If you are an adventurous family, walk or ride your way over slight inclines, open exposed areas and creek crossings on this shared trail. Explore Girraween’s remote back country, dominated by tall stands of white and red gum trees. Whether you walk or ride, this easy and well-defined track is perfect for the whole family.
In spring you’ll be surrounded by a spectacular display of wildflowers in full bloom, attracting many birds and animals. Make sure you are armed with binoculars when you set out! In the cooler months, listen for the fluid song of the superb lyrebird, one of nature’s most impressive mimics. Stop for a rest along Bald Rock Creek, and if you are quiet, you might see some of Girraween’s wildlife coming down to the water for a drink.
Dr Roberts Waterhole
Distance: 1.2 km return
Stroll along this gently-sloping track to gaze at reflections in the still, deep waters of Bald Rock Creek. Enjoy a relaxing stroll to a large waterhole and spot a colourful array of birdlife along the way. If you’re visiting this area in spring, you’ll be lucky enough to see vibrantly-coloured wildflowers in full bloom, including orchids, banksias, conesticks, geebung and crinkle bushes.
The waterhole is named in honour of a Stanthorpe medical practitioner whose tireless effort to protect the vulnerable wildlife of Girraween resulted in the establishment of the national park. Sit and gaze at the mirror image of the fringing landscape on the water’s surface. Perhaps you’ll glimpse Girraween’s unique Bell’s Turtle basking on the creek edge.
Distance: 1.6 km circuit
Marvel at Girraween’s natural stone archway created by massive balancing boulders, on this easy, short walk, perfect for the whole family. From the Bald Rock Creek day-use area, cross over Bald Rock Creek and amble through a forest of tall blackbutt and stringybarks. As you walk, listen to the different birdcalls echoing throughout the forest and look for lizards sunning themselves on granite boulders scattered about the forest floor.
Have your camera at the ready when you arrive at Girraween’s very own natural stone archway formed by balancing boulders. Swap opinions on how this giant granite sculpture came into being and why it hasn’t fallen down!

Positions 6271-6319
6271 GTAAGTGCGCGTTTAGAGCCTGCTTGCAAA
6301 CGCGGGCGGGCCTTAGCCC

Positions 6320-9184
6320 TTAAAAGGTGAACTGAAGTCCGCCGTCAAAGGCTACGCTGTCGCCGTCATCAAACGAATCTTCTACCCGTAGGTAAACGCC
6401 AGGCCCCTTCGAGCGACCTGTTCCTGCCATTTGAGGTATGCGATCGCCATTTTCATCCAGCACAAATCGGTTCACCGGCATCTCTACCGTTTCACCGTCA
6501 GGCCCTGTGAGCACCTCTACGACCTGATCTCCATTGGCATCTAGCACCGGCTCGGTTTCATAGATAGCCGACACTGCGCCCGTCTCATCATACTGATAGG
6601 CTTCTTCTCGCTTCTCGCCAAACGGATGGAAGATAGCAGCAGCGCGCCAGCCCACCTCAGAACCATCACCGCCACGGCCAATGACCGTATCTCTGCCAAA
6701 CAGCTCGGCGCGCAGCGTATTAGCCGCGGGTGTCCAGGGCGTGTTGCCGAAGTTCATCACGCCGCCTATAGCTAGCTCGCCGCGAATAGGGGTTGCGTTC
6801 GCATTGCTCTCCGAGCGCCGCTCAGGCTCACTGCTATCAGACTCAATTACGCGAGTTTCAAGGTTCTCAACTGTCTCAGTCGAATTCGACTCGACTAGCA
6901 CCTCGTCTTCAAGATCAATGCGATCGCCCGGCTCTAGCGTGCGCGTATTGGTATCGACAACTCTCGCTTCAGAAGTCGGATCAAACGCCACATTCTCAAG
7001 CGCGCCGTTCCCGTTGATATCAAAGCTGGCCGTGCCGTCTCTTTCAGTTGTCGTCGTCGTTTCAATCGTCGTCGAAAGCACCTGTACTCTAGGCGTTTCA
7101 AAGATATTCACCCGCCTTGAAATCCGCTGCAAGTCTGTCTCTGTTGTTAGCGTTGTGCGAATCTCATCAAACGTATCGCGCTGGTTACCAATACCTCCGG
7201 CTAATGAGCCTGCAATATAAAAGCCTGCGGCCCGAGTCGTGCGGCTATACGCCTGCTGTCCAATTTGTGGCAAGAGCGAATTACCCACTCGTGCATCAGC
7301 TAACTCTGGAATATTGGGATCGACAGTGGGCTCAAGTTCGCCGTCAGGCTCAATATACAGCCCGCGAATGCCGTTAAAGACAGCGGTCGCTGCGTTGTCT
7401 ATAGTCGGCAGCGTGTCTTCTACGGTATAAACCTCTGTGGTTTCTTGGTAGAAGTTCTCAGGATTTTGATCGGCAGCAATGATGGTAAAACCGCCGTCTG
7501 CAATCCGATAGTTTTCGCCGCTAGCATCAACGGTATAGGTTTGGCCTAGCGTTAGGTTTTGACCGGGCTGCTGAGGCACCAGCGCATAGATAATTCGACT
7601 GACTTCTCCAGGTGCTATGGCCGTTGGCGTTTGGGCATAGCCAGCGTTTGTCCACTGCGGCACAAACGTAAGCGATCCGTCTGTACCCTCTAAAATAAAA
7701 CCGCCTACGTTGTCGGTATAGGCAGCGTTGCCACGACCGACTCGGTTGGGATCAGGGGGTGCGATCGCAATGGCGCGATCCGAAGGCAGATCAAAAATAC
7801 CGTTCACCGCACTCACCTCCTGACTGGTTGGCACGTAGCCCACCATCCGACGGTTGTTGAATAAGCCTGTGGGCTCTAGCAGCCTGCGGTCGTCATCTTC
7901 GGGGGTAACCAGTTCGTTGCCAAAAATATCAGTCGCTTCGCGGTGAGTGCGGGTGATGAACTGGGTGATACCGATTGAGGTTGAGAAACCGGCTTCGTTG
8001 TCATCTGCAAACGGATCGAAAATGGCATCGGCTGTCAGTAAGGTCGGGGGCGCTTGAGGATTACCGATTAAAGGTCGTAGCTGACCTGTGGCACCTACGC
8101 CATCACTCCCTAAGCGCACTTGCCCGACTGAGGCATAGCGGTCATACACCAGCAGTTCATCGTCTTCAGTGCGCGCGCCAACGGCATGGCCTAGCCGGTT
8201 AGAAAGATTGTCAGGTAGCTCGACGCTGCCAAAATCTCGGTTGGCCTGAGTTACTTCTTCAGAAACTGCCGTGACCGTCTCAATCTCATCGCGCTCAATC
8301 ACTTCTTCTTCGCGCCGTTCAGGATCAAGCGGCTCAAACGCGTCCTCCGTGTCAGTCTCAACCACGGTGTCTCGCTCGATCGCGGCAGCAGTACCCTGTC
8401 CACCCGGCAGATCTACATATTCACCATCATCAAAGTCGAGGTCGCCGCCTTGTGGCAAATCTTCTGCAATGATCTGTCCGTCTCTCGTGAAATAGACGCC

Distance: 11 km return from Visitor Centre; 4km return from Mount Norman day-use area
Challenge yourself on this trek deep into eucalypt forests, past massive granite outcrops and alongside colourful rock slabs towards Girraween’s highest peak. From the Girraween Visitor Centre, pass Castle Rock, then head deep into the park’s tall eucalypt forests. Encounter rocky ridges, moist gullies blanketed with bracken and gently-sloping open areas sprinkled with wildflowers in spring. Admire views of the Eye of the Needle on Mount Norman’s northern face before reaching the rocky slabs at the base of the Mount Norman monolith.
Alternatively, hike 4km from the Mount Norman day-use area through rock gardens and stands of graceful Wallangarra white gums on the mountain’s southern face. The track does not reach the 1,267m summit and the final approach is suitable for experienced rock climbers only.
Distance: 10.6 km return
Soak up spectacular views of Mount Norman as you walk or mountain bike ride through Girraween’s remote forests. Spend the day venturing through the park’s more remote areas on foot or on two wheels. Discover unspoilt forests of New England blackbutt and Wallangarra white gums on this shared trail that is mostly easy but with some intermediate sections. Be rewarded by great views of Mount Norman, and, in spring, feast your eyes on spectacular displays of wildflowers. Listen for superb lyrebirds, Girraween’s resident mimics, calling in winter. For mountain bikers who want a longer ride, combine the Peak Trail with the Creek Trail.
Distance: 5.2 km return
Enjoy an easy ramble along a creek dotted with rock pools, where springtime wildflowers and a spectacular range of birdlife abound. Explore along the banks of Bald Rock Creek, with its cool, dark waters fringed by flowering shrubs that attract honeyeaters and parrots. Rest and dip your toes into a rock pool while you spot superb fairy-wrens, red-browed firetails and thornbills searching the creek-bank thickets for insects.
Cool off with a refreshing dip at one of the many rock holes located near The Junction. During the dry season the creeks may not run, but the landscape and vibrant wildlife still make the walk worthwhile. In spring, the trail is scattered with spectacular displays of colourful wildflowers.
Distance: 3.6km return
Challenge yourself with a strenuous walk to the top of this massive granite dome for breathtaking views over the park. From Granite Arch, weave your way steadily uphill through eucalypt forests, past rocky outcrops and grassy flats to the base of the Pyramid. Illuminated in sunlight, the peak stands sentinel above Girraween’s majestic forests. Climb to the top for an exhilarating hike and superb views. You need to have a good level of fitness and stamina to climb the steep section of exposed rock near the summit.